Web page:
It may seem like no big deal to be bundling your clothes into your household washing machine at the end of the day. As with many conveniences in our modern world, there is a cost to our environment when we use them, including plastic pollution in our oceans!
There are around 840 million washing machines in use worldwide. Our individual house-hold chores can add up to a big impact on the planet! In this blog we will take a look at their big picture and how we can make small changes to help the environment.
From washing machine to sea
So how does washing my clothes contribute to plastics in the ocean?
It all comes down to what they are made of, tiny, tiny fibres. When washed, these fibres are released and suspended in the water, which then flows out of the waste pipe of the machine into the water-system, eventually ended up in rivers and the sea.
Clothes made of plastic-based compounds like polyester and nylon do-not break down easily in the water and contribute to the vast numbers of micro-plastic particles that end up in the ocean. A study found that a single garment can produce over 1900 micro-plastic fibres per wash! Other estimates suggest each time you run the washing machine, it can release over 700,000 fine plastic fibres into the environment. These catastrophic numbers suggest a large quantity of oceanic micro-plastic comes from us simply doing our laundry.
These microplastic fibres are potentially very damaging. They can easily be ingested by marine life some of which stays in their bodies. They either clog up their digestive systems or end up in crucial organs, harming or killing the animal. Microplastic fibres can also be easily ingested by us! Whilst we do not fully know the full implications of this on humans, there are signs in other species that the effects are not good! Furthermore, the continued breakdown of these plastic pieces can introduce toxic chemicals directly into the surrounding water. It can also alter the pH levels of our seas.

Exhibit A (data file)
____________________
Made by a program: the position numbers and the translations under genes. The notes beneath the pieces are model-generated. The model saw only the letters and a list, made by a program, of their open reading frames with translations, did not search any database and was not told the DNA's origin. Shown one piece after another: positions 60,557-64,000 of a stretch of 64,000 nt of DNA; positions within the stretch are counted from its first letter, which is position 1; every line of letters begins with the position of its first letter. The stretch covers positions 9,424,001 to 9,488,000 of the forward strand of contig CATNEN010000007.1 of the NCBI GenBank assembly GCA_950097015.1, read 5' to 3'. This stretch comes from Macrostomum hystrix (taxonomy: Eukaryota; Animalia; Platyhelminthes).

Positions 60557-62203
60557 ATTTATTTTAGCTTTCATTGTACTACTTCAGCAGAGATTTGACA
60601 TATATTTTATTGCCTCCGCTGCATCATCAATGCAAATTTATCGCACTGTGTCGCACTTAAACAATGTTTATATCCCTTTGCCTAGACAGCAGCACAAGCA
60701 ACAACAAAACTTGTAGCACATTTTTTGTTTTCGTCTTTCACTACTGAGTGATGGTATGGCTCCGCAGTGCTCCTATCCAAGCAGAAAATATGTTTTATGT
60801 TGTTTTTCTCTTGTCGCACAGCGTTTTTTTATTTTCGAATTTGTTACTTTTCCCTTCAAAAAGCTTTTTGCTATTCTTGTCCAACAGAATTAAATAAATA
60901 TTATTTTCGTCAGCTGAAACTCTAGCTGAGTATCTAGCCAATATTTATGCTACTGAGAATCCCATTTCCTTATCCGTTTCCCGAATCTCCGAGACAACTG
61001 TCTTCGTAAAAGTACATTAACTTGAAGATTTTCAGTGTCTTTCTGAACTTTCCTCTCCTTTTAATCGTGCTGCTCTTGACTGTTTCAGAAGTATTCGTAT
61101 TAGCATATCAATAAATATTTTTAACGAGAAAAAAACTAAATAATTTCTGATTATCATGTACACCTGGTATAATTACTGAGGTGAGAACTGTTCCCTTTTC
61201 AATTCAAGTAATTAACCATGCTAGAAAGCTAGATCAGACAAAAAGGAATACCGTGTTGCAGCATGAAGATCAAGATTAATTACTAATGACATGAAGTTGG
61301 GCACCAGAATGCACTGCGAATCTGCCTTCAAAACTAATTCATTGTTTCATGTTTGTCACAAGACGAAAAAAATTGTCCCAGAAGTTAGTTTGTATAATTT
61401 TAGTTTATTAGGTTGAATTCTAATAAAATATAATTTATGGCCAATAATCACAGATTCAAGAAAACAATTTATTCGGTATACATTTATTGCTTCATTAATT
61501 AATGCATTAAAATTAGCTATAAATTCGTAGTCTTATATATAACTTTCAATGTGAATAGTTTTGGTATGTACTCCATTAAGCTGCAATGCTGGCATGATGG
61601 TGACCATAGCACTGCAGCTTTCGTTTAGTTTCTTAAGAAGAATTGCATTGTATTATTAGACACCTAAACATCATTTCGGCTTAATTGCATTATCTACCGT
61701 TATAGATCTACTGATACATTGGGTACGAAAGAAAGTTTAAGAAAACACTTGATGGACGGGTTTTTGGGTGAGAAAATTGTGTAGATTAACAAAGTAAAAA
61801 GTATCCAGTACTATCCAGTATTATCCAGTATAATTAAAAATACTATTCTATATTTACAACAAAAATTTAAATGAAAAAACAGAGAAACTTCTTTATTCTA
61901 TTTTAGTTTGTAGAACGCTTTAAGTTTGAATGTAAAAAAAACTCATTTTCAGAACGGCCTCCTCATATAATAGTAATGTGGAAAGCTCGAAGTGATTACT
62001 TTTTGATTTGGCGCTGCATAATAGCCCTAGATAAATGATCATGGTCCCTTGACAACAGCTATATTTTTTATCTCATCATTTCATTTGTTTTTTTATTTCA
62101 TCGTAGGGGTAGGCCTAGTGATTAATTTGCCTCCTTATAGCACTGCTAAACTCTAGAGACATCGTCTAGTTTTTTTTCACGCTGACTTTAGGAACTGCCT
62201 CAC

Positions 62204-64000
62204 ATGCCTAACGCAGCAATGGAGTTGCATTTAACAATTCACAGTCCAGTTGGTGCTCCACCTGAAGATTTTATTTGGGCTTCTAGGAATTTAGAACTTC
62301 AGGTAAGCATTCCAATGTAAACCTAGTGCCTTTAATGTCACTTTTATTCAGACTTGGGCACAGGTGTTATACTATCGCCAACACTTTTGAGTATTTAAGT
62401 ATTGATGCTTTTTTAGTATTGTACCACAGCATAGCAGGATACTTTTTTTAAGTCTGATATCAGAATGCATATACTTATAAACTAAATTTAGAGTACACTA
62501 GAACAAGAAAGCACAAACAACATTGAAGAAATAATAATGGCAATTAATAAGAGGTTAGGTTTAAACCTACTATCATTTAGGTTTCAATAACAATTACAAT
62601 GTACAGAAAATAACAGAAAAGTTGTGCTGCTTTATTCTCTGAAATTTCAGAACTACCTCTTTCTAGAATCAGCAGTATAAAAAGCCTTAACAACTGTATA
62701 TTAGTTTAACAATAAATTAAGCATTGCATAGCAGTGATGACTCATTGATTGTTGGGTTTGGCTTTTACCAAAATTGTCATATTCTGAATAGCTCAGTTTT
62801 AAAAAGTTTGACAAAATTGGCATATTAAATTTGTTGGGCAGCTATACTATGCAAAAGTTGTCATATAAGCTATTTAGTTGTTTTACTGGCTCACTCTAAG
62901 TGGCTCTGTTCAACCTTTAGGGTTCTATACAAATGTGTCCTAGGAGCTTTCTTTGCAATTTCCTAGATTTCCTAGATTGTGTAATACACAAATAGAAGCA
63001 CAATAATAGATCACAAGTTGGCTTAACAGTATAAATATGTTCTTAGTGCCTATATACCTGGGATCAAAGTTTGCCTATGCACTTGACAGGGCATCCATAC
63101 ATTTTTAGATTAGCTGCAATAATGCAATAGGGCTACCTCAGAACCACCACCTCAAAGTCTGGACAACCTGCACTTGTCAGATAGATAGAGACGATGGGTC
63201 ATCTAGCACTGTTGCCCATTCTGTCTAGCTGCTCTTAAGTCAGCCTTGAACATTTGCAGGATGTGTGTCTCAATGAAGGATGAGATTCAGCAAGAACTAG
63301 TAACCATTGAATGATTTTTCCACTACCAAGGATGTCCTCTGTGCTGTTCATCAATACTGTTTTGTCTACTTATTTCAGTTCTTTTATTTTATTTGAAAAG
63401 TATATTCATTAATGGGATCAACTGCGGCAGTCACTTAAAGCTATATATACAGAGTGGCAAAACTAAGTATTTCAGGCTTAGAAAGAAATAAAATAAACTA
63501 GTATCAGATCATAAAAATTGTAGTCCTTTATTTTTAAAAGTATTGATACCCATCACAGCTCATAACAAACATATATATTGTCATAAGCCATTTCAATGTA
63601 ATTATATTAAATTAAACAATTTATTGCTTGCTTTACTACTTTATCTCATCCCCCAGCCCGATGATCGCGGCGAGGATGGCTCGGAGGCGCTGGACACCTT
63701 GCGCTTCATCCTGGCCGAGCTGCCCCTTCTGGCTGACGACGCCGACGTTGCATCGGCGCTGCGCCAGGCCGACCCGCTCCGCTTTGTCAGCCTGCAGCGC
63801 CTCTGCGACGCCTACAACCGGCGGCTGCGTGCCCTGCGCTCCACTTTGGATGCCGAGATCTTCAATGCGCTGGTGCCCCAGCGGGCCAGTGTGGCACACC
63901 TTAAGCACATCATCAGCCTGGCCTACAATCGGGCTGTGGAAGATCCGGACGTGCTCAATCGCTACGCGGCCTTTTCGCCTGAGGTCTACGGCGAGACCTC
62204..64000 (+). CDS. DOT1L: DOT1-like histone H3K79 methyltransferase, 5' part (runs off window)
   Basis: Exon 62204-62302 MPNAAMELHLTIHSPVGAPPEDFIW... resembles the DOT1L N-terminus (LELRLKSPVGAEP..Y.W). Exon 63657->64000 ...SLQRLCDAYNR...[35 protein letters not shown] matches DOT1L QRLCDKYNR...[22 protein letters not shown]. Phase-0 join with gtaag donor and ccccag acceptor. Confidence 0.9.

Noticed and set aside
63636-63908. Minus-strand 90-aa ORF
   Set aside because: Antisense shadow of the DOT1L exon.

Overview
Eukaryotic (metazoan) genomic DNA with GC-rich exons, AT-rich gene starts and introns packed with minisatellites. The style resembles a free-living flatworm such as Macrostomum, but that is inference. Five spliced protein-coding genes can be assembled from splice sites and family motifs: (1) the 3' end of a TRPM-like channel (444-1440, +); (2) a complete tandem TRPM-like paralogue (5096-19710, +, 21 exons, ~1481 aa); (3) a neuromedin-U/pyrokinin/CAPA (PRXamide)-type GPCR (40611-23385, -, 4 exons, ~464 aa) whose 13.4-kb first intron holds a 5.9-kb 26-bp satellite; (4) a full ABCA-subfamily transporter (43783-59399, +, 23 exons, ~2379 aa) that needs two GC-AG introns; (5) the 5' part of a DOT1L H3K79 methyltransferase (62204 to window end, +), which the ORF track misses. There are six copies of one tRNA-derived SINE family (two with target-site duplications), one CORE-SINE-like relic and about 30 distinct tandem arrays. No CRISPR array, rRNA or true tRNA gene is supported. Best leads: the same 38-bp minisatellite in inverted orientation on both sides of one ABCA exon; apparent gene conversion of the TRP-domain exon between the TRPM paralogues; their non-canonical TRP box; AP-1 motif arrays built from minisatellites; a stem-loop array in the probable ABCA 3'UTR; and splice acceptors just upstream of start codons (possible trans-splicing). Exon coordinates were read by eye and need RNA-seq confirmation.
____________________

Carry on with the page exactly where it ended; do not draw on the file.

Watching what we wear
Of course, none of us wants to permanently pong because our clothes go un-washed, but there are definitely ways we can improve the impact we have when washing our clothes.
As always, the closer to the source we get, the more we can stop the problem. Buying fewer garments of better quality and durability is a great start. More durable garments will last longer and reduce microfibre shedding.
When you are out shopping also have a think about the fabrics you are buying. Generally, avoid petroleum-based synthetics including, polyester and nylon. These are plastics that shed thousands of micro-fibres when washed. Natural fibres like organic cotton, linen, hemp, and sustainably sourced wools have a much lower impact on the environment, due to their less-toxic chemical composition when the fibres break down. If they are organic, you can also be more confident that they were produced with less harm to the environment.
If you do purchase a synthetic garment, make sure it is durable. A more sustainable approach is to seek out clothes from recycled materials. Do note however, these will still shed non-biodegradable mircoplastic fibres.
Watching how we wash
Washing larger loads less frequently, will also help reduce the frequency of fibre shedding. If you combine this with washing on cooler cycles, you will not only save energy but, also make savings to your wallet as well!
Cooler washing cycles are in fact a ‘big-deal.’ 90% of a washing machine’s energy consumption is used to heat the water. Hotter washes also increase the frequency of fibre shedding as the increased heat can more easily break down the clothing fibres. In fact, researchers from Northumbria University found that washing clothes on shorter, cooler cycles reduced microfiber shedding by up to 30 percent.
As the waste water from washing machines ends up in the environment, we should also consider the harm caused by the detergents we use. Some of these contain toxic compounds like sodium laurel sulphate, and other phosphates which are highly toxic to aquatic organisms. Eco-friendly and all natural detergents do exist. Selecting these, whilst being mindful of companies ‘Green-Washing’ can also help.
Making these small changes can really help us wash our clothes with a cleaner conscience and reduce plastic fibres entering our seas. Committing to more sustainable laundry habits will reduce your overall climatic and carbon impact, reduce your energy consumption and save you money! A great bonus on top I think!